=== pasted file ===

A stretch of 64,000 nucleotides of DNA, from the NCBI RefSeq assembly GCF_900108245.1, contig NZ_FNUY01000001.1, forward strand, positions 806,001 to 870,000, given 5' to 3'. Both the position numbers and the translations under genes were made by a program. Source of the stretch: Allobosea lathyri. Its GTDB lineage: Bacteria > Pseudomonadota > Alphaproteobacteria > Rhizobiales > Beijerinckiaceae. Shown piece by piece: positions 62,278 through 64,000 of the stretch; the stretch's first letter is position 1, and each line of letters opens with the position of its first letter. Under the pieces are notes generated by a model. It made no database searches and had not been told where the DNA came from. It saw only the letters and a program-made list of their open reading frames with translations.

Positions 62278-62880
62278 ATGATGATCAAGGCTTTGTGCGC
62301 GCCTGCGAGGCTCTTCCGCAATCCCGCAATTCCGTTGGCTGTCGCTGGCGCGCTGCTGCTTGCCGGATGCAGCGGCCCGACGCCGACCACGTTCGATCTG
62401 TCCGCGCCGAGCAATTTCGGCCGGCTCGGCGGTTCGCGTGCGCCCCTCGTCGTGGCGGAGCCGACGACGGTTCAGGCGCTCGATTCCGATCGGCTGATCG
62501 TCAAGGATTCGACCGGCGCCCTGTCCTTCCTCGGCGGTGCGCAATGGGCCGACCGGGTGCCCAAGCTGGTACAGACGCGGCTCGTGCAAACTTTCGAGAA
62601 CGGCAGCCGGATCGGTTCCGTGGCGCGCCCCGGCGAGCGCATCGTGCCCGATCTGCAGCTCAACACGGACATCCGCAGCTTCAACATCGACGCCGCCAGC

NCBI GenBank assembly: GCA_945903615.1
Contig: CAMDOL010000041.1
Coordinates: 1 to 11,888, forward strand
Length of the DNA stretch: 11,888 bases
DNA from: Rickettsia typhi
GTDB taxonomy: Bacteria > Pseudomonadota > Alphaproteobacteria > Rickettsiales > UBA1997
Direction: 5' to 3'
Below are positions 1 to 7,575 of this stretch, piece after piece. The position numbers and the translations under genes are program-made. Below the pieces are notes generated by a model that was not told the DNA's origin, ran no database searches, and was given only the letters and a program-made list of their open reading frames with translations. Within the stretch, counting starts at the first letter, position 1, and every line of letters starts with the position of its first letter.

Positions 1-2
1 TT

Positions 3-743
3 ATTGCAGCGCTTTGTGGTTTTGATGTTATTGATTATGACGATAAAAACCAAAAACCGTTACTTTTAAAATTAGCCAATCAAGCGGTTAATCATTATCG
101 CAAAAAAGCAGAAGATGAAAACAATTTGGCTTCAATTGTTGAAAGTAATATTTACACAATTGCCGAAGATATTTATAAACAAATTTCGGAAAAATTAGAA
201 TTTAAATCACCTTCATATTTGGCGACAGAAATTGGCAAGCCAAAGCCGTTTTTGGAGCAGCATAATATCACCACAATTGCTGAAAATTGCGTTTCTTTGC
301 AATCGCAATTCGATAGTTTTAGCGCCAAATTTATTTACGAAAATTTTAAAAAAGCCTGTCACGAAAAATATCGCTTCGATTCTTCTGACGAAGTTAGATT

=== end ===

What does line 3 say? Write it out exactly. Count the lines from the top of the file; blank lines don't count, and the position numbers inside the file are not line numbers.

62278 ATGATGATCAAGGCTTTGTGCGC